milk production and mammary gland enlargement are the most
common findings reported in cattle and swine. From the aforementioned
changes, single or multiple effects have been observed. A
change in the estrus cycle can manifest itself in various
forms. Prolonged, skipped, or irregular heats are commonly
associated with zearalenone effects. While these abnormal
estrus changes are not exclusively specific to zearalenone
toxicity, one should investigate feed related causes when
increases in abnormal estrus cycles are observed on farm.
In one report from a 150 cow dairy herd, an increased artificial
insemination index (decreased fertility) was reported after
the herd had been fed moldy hay. Zearalenone concentrations
in the hay extracts were reported to be 14mg/kg of hay. Upon
removal of the infected hay, the AI index returned to the
previous level. A 20 cow Brown Swiss herd was observed showing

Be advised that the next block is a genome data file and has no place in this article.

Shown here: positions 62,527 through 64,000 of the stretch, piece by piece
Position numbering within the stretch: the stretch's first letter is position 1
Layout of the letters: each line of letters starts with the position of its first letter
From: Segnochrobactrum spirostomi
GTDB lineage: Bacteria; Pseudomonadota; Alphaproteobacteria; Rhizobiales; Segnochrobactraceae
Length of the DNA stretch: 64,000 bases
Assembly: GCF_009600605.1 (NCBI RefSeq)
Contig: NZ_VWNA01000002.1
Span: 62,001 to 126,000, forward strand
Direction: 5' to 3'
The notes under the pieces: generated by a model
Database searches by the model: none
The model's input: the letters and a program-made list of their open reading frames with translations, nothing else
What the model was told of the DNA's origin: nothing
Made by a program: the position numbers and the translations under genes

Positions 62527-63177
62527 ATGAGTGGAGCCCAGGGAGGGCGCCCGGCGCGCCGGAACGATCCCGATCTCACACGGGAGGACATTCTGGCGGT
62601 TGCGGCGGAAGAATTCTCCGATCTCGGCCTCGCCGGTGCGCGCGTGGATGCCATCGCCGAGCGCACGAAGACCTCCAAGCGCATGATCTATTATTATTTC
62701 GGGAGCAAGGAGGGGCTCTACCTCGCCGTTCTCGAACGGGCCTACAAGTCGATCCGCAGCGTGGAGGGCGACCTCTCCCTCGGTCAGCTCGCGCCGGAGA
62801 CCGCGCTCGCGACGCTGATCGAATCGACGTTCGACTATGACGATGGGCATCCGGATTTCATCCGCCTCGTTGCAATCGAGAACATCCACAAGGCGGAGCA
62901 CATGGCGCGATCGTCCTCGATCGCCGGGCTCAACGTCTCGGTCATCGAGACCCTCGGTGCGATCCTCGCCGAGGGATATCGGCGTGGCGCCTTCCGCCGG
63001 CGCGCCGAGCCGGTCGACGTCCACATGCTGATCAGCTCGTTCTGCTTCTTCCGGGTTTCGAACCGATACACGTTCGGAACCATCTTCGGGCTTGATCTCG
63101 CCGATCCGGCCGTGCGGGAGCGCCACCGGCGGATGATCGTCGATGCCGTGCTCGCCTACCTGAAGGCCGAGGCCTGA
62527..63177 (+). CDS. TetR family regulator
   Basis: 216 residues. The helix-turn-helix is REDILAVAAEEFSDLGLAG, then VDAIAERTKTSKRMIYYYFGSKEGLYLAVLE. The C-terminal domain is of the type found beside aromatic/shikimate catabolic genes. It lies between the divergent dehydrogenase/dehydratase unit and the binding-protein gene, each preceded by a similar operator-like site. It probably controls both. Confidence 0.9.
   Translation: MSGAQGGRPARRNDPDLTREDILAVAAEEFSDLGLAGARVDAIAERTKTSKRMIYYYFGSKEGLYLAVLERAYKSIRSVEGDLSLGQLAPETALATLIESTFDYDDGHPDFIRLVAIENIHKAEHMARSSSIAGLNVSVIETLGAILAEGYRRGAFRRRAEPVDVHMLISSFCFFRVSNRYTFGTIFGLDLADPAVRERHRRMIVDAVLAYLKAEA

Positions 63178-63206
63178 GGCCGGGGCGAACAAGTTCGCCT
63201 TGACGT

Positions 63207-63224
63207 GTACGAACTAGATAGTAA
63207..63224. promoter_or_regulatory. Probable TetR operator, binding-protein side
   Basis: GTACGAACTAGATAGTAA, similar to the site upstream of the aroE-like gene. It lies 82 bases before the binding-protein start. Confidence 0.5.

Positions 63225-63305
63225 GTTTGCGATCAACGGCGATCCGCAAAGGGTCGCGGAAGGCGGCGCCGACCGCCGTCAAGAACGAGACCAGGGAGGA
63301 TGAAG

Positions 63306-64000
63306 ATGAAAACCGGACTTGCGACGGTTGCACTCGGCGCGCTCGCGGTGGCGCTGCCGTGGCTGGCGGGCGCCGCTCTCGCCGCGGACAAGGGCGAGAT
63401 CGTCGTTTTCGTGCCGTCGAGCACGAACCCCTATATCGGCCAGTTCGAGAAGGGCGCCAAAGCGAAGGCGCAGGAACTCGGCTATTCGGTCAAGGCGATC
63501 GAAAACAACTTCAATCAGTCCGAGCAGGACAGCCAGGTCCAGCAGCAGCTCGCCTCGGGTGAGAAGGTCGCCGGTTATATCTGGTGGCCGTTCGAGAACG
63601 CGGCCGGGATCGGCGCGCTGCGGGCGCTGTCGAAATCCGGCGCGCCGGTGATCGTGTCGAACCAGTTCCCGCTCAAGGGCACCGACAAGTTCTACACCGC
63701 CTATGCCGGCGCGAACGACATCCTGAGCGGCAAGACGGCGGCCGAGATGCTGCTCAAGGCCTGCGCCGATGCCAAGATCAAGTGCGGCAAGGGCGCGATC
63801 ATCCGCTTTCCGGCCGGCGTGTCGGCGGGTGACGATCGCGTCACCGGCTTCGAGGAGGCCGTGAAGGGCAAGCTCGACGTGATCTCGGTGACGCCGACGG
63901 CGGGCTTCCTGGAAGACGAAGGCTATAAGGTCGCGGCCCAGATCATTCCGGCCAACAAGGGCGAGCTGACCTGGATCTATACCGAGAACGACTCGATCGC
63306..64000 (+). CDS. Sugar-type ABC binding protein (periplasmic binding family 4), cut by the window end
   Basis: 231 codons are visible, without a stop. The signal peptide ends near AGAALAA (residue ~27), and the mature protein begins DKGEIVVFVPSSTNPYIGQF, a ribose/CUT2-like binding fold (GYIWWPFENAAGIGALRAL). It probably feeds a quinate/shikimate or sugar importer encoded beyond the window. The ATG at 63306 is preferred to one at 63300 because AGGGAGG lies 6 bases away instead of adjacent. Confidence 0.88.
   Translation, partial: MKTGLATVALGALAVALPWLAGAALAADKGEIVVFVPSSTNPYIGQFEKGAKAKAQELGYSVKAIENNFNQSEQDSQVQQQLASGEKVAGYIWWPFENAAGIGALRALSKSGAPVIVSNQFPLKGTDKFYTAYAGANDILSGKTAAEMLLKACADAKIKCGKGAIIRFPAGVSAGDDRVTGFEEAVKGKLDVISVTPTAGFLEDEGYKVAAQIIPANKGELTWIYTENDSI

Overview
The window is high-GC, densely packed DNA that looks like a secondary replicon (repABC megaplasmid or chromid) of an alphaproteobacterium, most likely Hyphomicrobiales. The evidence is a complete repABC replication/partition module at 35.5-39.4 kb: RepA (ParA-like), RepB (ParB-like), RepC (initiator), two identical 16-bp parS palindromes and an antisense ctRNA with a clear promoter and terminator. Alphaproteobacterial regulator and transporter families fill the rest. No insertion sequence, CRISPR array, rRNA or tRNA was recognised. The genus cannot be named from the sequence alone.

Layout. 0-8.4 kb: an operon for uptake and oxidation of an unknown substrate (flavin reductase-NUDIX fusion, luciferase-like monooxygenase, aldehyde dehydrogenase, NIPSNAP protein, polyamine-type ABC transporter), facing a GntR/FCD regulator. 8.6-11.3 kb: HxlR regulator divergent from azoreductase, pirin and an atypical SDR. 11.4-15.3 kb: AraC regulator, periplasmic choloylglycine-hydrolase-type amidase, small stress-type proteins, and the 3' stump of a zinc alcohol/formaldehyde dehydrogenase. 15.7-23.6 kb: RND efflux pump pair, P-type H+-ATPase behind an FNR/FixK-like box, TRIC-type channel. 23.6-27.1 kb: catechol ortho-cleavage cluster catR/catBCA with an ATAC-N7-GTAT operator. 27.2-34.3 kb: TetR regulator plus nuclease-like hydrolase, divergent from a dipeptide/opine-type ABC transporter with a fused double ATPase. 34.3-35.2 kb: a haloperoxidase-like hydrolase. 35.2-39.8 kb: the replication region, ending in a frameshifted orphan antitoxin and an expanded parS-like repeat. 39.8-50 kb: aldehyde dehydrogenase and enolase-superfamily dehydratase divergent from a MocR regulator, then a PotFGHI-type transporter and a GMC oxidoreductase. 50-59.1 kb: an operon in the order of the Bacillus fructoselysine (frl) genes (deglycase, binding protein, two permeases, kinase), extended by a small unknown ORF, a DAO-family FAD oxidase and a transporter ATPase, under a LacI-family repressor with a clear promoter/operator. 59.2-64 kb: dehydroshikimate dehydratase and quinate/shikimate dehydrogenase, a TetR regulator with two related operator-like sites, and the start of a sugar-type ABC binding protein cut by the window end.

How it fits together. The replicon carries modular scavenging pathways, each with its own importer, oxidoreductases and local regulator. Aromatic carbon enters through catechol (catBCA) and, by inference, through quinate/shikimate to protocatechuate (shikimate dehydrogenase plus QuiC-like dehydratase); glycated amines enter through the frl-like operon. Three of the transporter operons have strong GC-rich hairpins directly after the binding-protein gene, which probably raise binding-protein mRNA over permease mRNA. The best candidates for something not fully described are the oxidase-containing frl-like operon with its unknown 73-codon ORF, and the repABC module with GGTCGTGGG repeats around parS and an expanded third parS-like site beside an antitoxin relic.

anestrus, false estrus, or nymphomania with a gray vaginal
discharge. Infectious causes were ruled out, and feed samples
were taken. Zearalenone concentrations of
50 ppb and 100 ppb were detected in the corn silage and haylage,
respectively. Based on feed intakes, it was determined that
these cows were receiving 1.6 mg of zearalenone per animal.
Finally, an abnormal estrus cycle, nonresponsive to lutenizing
hormone, was reported to have occurred in a dairy herd. Feed
analysis yielded a zearalenone concentration of 25 mg/kg.
The clinical effects observed on heifers vary somewhat
from cows. Mammary gland enlargement, swollen vulvas, and